Microsoft is getting HoloLens ready for work. This week the company released the HoloLens Commercial Suite, a bundle that includes the Development Edition of the hardware along with new capabilities aimed at helping administrators securely incorporate the augmented-reality wearable into their IT environments.
While it was overshadowed by the release of the hotly-anticipated Windows 10 Anniversary Update, the announcement marks a major milestone in the company’s efforts to get HoloLens into offices, labs, application development shops and media design studios.
Corporate customers can purchase HoloLens Commercial Suite by contacting their Microsoft account managers.
Aided by interactive 3D visuals that are projected onto the wearer’s real-world environment, Microsoft is betting HoloLens will succeed in the enterprise.
The company envisions designers and engineers using HoloLens to manipulate 3D models in real time. Or it could enable technicians to collaborate on the repair of complex machinery or other engineering problems via the device’s built-in video-conferencing capabilities, among many other business and industry use cases.
As enticing as these scenarios sound, large enterprises tend to shy away from technology that’s tough to manage.
“We’ve also heard that companies are looking for a solution they can confidently pilot and deploy in their enterprises, so today we are introducing the Microsoft HoloLens Commercial Suite, which includes the Development Edition hardware as well as enterprise features for added security and device management,” said Alex Kipman, a technical fellow in Microsoft’s Windows and Devices division, in an Aug. 2 announcement.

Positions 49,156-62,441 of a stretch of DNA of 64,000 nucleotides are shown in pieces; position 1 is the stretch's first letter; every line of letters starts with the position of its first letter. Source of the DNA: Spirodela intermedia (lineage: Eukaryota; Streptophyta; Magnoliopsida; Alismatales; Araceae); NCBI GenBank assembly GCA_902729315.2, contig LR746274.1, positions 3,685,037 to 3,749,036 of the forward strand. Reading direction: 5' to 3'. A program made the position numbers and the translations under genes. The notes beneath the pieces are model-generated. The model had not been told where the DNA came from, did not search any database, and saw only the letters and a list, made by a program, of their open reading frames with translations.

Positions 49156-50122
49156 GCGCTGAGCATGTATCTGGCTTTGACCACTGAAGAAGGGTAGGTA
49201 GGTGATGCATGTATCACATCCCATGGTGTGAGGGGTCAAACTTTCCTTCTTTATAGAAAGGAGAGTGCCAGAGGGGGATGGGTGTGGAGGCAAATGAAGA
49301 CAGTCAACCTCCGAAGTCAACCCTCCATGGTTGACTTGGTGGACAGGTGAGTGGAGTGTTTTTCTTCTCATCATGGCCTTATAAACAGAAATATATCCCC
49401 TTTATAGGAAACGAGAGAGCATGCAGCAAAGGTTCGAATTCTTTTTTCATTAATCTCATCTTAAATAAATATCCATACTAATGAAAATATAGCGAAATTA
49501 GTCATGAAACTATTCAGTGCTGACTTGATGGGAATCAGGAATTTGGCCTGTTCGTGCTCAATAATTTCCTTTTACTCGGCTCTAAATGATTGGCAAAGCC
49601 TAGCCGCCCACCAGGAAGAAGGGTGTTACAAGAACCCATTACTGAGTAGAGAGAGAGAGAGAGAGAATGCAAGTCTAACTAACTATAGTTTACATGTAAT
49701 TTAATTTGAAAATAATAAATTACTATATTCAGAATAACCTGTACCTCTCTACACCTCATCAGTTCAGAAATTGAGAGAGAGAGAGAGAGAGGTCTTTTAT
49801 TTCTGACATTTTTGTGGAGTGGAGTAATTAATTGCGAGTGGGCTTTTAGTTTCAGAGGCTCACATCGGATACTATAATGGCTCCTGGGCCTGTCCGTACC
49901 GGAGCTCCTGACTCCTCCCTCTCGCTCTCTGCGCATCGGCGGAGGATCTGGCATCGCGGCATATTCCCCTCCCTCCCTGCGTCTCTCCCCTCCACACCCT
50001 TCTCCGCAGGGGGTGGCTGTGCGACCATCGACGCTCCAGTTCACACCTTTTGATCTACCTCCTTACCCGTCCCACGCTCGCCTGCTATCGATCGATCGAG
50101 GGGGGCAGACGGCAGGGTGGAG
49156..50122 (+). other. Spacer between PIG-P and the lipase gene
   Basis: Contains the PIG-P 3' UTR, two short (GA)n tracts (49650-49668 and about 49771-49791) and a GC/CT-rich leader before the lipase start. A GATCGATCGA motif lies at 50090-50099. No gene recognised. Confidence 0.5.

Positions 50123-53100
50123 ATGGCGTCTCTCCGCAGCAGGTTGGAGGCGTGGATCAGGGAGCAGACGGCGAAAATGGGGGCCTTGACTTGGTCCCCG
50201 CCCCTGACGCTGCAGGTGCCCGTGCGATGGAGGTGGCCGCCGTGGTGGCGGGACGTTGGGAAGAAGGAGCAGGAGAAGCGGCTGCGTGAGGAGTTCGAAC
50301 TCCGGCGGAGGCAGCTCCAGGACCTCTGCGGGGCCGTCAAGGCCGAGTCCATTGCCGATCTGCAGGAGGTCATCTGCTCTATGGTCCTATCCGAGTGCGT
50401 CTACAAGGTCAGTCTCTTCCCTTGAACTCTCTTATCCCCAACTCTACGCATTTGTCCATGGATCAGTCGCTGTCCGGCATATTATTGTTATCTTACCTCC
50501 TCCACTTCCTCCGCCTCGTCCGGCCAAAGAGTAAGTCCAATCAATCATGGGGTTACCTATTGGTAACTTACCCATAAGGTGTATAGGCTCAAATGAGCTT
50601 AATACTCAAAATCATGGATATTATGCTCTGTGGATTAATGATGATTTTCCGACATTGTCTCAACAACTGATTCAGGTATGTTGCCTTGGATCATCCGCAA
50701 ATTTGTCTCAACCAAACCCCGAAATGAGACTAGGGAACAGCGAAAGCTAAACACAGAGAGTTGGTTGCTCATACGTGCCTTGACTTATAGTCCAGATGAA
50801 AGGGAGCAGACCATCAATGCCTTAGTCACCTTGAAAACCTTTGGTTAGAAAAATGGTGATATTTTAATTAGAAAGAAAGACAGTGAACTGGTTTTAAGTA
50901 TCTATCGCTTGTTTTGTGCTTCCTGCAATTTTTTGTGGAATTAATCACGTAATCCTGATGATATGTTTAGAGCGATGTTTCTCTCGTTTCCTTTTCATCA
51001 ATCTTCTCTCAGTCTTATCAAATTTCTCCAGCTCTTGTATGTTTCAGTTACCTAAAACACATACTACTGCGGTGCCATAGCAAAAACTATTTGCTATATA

Those enterprise features include a kiosk mode that allows organizations to lock down their HoloLens units by limiting which apps the hardware is permitted to run. On the networking front, it supports virtual private networks and WiFi access on networks that require secure access.
In terms of security, Microsoft HoloLens Commercial Suite supports the company’s BitLocker data encryption and Secure Boot, which prevents unauthorized and malicious software like rootkits and low-level malware from loading during the startup process. The product also is compatible with Azure Active Directory for organizations that rely on the company’s cloud-based identity management service.
HoloLens Commercial Suite also now plays well with customers using the mobile device management applications from Microsoft and others. “Your IT department can manage multiple HoloLens devices simultaneously using solutions like Microsoft InTune. You will be able to manage settings, select apps to install and set security configurations tailored to your organization’s need,” said Kipman.
Organizations can manage their HoloLens updates and keep their devices current using Windows Update for Business. Finally, administrators can set up private app stores with Windows Store for Business, allowing them to distribute company-sanctioned software to their HoloLens users.
A table describing the differences between the HoloLens Development Edition and Commercial Suite is available in this online support document. And soon, more users will be able to explore the differences for themselves.
Kipman also announced that Microsoft had shipped out all of the initial HoloLens orders placed by the first waves of developers. Consequently, all interested business customers and developers in the United States and Canada can purchase up to five HoloLens devices directly from Microsoft, said Kipman.